I’ve been sick for 5 days and am getting really tired of it. After a day or two of nervousness, and the thought “what if it’s COVID-19?!” ever present on my mind, I eventually read that the coronavirus doesn’t do sneezing, and was able to relax into the sniffling, snotty misery instead. But after stubbornly working (remotely) with a sore throat last week – doing voice work to boot – and then losing my whole weekend to bed and sneezing, waking up on Monday with the twin terrors of sniffles and headache still rudely hanging around has been a real kick to the spleen.
Today, my wife’s audible sighs in response to my excessively dramatic whining is a sure sign that I’ve entered the last and most treacherous part of any illness: the man-flu. So I’m trying to look on the bright side and stop taking myself so seriously.
Taking stock, we indeed have a great deal to be grateful for. Through a series of lucky breaks and coincidence, we’ve largely managed to stay in the eye of the hurricane, beginning with the impulse buy I made of a single massive pack of 36 rolls of toilet paper not two days before the panic buying started in my community.
I managed to shift my superannuation investments to a conservative/safe profile just prior to the market crash too, but strangely it’s the toilet paper purchase that stands out as my major contribution in the last 2 weeks. I don’t know what that says about the state of the world right now.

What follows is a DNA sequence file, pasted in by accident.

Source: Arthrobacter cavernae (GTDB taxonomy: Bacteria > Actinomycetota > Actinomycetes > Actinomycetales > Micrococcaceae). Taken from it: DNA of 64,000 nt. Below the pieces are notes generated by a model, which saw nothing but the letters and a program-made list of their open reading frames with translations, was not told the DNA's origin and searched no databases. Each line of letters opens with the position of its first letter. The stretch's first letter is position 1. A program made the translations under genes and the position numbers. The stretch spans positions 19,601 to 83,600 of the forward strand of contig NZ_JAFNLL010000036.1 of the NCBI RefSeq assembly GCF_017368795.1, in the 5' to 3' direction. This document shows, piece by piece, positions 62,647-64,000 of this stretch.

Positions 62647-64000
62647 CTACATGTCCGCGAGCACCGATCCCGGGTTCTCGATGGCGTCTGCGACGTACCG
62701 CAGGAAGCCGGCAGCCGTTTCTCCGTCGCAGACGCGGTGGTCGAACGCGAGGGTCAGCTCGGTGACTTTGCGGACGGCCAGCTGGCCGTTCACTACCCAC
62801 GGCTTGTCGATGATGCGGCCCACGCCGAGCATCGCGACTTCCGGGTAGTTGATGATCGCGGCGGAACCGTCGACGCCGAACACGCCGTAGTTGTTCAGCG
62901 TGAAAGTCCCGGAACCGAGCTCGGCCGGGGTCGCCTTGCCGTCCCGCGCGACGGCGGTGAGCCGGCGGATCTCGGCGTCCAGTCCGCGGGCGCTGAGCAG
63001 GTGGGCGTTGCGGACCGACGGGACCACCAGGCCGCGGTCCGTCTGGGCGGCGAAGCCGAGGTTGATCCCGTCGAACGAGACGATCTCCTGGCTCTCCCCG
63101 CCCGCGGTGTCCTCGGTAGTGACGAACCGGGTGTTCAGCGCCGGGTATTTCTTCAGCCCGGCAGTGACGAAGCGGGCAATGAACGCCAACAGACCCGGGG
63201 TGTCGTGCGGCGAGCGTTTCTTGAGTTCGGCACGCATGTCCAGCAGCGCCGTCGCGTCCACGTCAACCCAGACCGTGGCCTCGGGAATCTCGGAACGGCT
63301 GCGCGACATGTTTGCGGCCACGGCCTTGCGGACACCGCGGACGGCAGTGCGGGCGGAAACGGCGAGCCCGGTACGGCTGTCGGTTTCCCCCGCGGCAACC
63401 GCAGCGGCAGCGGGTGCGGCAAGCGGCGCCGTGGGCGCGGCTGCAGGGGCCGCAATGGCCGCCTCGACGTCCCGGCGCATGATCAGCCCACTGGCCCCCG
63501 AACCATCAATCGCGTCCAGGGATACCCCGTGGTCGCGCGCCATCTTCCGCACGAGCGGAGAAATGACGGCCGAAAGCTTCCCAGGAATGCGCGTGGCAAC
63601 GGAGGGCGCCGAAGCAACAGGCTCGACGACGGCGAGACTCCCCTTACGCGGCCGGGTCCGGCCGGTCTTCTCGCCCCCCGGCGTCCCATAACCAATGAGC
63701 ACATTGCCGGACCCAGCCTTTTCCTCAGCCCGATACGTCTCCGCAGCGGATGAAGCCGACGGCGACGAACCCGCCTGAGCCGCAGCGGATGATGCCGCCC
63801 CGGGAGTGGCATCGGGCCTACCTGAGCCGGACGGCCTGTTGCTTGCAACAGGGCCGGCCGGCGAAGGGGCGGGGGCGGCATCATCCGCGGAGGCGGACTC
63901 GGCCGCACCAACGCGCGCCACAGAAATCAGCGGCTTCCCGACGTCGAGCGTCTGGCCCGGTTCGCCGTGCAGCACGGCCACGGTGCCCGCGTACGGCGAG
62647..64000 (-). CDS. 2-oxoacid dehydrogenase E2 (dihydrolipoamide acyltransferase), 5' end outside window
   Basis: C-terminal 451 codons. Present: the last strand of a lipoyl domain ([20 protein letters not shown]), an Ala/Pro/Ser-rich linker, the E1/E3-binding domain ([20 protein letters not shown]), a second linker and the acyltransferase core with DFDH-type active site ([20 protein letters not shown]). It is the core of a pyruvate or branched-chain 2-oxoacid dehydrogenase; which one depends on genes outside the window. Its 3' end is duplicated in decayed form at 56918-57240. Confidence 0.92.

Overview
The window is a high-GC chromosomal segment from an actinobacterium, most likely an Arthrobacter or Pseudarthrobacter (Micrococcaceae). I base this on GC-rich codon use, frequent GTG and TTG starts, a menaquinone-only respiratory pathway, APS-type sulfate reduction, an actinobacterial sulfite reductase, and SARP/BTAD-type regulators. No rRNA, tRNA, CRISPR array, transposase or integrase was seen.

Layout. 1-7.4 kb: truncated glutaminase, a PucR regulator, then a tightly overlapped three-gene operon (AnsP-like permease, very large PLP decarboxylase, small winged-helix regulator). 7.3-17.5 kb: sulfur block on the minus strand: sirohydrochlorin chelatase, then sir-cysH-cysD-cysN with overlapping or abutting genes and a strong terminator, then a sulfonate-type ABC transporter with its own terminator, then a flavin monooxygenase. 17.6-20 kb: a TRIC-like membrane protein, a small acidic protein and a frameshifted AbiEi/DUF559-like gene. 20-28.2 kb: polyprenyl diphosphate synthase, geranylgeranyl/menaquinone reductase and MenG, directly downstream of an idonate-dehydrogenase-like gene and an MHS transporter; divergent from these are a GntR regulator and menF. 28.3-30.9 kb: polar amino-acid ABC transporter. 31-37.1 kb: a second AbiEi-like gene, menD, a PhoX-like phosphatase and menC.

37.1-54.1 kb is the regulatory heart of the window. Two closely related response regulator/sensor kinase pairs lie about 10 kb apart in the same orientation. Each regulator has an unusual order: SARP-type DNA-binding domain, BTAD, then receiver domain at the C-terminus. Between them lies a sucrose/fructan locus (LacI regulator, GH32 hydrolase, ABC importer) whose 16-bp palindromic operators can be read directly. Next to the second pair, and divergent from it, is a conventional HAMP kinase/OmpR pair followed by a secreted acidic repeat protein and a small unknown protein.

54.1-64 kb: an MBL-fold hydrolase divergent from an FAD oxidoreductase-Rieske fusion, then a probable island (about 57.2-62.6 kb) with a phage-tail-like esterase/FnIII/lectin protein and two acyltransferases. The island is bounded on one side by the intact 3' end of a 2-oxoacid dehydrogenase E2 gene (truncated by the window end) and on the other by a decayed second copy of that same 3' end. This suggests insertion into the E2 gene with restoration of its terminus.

To be fair, we were running low already, and the shelves were stacked full then. There was still plenty to go around. Then the dark times came. The Great Toilet Paper Shortage of 2020 had begun.
But really, in spite of self-isolation our lives haven’t changed all that much. With my kids homeschooled and my wife and I working virtually entirely remotely already, the shift to being completely at-home was not difficult for us at all. The fact we’re all introverts was icing on the cake. Time at home is something we all enjoy.
My professional life is certainly stressful right now, but so far – thanks to amazing management at the two universities I work for – it’s been manageable. The last 2 years have been a whirlwind in that regard. I went from losing my job of 16 years as an educational technologist in 2018 as part of a restructuring to a total surge in demand for online learning experts in 2020 in the wake of COVID-19.
Universities are typically cautious beasts, highly suspicious of change. For the huge chunks of the sector to move their courses, units and programs online in one fell swoop in response to the likely shutdown of campuses across the country has been a marvel to witness – albeit a slightly terrifying one given I was (and am) on the front lines of making it happen.
This does represent a bit of a schism at home, since nearly everyone else has seized the opportunity to indulge in long-forgotten projects, new ideas, and napping while I run around like a headless (virtual) chicken from one work crisis to the next, but by now my family is more or less used to me acting like that. I’m still waiting for my Superman cape to arrive, but clearly it’s gotten lost in the mail.
Stay safe and healthy, everyone!